Tuesday, 29 June 2004

The problems besetting wildlife in a man made world

I have been following with interest the debate on wind farms. There are some considerable data concerning the mortalities of birds and bats at windfarms, and with the British Government proposing to establish hundreds of wind turbines, there is good cause for alarm. Already hundreds of birds have died in collisions with the huge rotor blades of the turbines, in places as far apart as California and southern Spain. But wind turbines are only one in a long line of hazards that migratory birds now have to avoid. It's a miracle that any survive at all.

The ‘modern’ hazards that spring to mind, that have an impact on wildlife I have noted below, but would be interested to hear from anyone that has any hard data or can provide good references to such data.


One of the first modern hazards, and still kills animals such as deer, foxes and badgers. Often when I travel to London, there is a strong smell of fox, where the train has obviously hit a fox earlier. The electrified linea often kill wildlife, such as badgers as well, even when no trains are passing, though this can be reduced by having overhead cables.


Once cars started moving at more than about 10 miles an hour they started killing wildlife on an ever increasing scale. The dead hedgehogs, birds and other larger animals are easily see, but what about insect life? At the end of a journey a car windscreen will often be smeared with the remains of butterflies, moths and other insects, and the radiator will be clogged with them. What impact does this have on populations? Another effect of roads on wildlife is the fragmentation of habitat -- they are so wide that some species cannot cross them – they are barriers as effective as rivers.

Overhead Cables

Back in the 1960s I remember walking across Dungeness peninsula inspecting the ground beneath the powerlines that ran from the newly built nuclear power station. We were collecting corpses of birds that had crashed into them I don’t recall how many we found, but however small the number, multiplied up across the country the number will be significant. And most are never noticed as we found that foxes soon learnt that there were rich pickings.


Birdwatchers have known for years that lighthouses attract birds by disorientating them, and until the towers were floodlit, thousands of birds were killed when they crashed into the towers. They still kill birds, albeit fewer. What is not so widely known that almost all tall buildings are potentially dangerous to migrating birds. And world wide, probably resonsible for thousands of deaths.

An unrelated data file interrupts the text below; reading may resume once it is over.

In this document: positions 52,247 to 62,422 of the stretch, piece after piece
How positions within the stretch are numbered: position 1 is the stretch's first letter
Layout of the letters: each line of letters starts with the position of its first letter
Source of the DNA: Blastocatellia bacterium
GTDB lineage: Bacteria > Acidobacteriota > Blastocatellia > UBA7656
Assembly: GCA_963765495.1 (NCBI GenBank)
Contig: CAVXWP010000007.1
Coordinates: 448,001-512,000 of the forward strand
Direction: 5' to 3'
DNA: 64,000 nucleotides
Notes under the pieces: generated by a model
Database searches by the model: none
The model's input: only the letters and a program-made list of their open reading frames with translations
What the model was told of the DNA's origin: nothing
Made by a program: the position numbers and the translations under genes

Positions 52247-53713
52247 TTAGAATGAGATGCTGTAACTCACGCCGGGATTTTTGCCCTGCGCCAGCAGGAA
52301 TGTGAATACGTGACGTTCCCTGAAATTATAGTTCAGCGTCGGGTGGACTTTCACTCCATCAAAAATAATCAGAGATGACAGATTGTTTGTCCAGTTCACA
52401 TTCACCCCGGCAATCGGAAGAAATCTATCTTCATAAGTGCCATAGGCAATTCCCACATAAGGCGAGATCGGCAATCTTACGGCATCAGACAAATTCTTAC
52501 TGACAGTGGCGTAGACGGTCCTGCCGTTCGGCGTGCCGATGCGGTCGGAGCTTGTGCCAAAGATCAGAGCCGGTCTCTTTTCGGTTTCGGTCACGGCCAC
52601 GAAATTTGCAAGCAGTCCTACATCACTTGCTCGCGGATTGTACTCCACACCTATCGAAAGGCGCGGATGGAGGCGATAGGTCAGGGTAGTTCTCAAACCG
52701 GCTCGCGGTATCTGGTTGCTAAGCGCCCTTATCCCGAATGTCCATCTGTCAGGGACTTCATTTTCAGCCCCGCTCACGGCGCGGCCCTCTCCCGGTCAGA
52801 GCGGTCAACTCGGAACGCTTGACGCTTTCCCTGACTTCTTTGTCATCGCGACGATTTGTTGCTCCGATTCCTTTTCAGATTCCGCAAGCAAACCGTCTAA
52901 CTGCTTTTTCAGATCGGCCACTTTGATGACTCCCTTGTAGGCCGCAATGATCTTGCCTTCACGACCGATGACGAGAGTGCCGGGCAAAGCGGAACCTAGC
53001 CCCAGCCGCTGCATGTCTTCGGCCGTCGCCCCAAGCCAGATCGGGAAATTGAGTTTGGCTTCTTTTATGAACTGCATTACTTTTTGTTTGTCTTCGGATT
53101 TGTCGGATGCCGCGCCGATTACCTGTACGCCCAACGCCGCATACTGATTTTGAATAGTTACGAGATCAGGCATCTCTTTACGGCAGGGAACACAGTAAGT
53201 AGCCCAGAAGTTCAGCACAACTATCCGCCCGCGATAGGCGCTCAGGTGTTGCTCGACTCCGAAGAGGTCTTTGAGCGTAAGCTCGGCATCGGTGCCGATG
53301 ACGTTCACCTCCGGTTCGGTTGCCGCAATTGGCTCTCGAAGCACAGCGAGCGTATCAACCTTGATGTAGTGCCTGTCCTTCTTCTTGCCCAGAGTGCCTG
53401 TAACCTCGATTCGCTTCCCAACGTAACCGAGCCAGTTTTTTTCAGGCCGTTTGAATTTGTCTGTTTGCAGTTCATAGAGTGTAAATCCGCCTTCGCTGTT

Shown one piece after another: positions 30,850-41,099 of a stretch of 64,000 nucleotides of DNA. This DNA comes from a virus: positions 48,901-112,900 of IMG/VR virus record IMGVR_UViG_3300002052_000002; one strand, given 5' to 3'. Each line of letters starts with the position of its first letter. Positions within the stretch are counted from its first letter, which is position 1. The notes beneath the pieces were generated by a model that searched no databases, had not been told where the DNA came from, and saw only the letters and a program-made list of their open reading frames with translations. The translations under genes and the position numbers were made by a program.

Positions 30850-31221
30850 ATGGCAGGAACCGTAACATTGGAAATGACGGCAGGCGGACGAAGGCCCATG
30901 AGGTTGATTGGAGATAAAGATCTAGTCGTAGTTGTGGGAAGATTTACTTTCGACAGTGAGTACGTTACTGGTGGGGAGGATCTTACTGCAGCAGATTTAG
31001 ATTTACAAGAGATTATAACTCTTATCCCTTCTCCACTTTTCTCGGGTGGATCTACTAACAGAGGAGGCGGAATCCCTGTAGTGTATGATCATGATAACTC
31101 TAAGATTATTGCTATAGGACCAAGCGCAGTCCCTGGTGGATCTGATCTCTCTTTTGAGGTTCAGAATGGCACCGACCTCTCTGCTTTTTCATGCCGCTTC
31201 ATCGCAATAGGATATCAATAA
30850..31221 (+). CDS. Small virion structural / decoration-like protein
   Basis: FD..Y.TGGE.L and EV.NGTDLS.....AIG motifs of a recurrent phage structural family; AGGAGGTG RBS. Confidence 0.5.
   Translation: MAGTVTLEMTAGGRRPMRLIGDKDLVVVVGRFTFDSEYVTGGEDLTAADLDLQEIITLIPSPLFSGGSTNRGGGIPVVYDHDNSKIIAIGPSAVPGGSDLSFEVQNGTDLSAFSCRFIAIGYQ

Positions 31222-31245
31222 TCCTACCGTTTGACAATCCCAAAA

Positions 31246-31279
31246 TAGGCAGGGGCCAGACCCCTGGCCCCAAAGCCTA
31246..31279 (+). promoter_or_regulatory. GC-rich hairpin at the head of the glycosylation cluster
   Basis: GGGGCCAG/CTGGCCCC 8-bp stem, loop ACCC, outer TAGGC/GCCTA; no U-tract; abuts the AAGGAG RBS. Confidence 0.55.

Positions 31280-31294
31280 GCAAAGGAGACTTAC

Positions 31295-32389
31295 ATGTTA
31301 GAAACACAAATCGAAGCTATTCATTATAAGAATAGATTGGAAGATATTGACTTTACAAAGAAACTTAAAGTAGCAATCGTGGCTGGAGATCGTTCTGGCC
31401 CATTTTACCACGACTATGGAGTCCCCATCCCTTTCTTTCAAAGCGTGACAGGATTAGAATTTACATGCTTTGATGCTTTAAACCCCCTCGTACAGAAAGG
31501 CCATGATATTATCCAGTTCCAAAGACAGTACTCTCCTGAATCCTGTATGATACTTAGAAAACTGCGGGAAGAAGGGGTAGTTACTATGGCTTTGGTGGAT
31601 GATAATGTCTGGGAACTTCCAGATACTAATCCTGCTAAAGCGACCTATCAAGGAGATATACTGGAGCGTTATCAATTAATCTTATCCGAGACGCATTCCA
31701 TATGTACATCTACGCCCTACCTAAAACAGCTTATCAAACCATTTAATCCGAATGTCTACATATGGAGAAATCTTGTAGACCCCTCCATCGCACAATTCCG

The impact on wildlife of pesticides is well documented – but it is probably in suburban gardens that the impact is now the greatest. And many wood worm treatments are know to be detrimental to bats. But what impact do all the garden pesticides have on butterflies and moths? Why are there so few flies in modern towns?

Fishing tackle

Tons of lead from fishing weights (as well as from shotguns), together with miles of nylon thread present yet another hazard to any aquatic wildlife.And in the oceans miles and liles of monofilament nets kill birds in their thousands.

Garden and agricultural Machinery

When I was in Belize, I once watched an Ocellated Turkey following a gardener with a rotary mower. The turkey was picking up the bits of mashed insects, lizards and frogs. Every time a gardener uses machinery of this sort they are probably reducing the populations of grasshoppers and other wildlife.

Farmers with time on their hands flail hedges. Most farmers are now conscious of the fact it is illegal to do this in the breeding season when it might destroy the nests of protected species. But they are now just as likely to flail the hedges in September, and destroy the berry crop on which so many winter migrant birds, as well as voles and mice, depend.

Street lighting and lighting on tall buildings

Both are known to either disorientate migratuing birds, or cause actual collisions.

These are just a few of the modern hazards that wildlife faces – comments on others you may have concerns about would be welcome.

No comments:

Post a Comment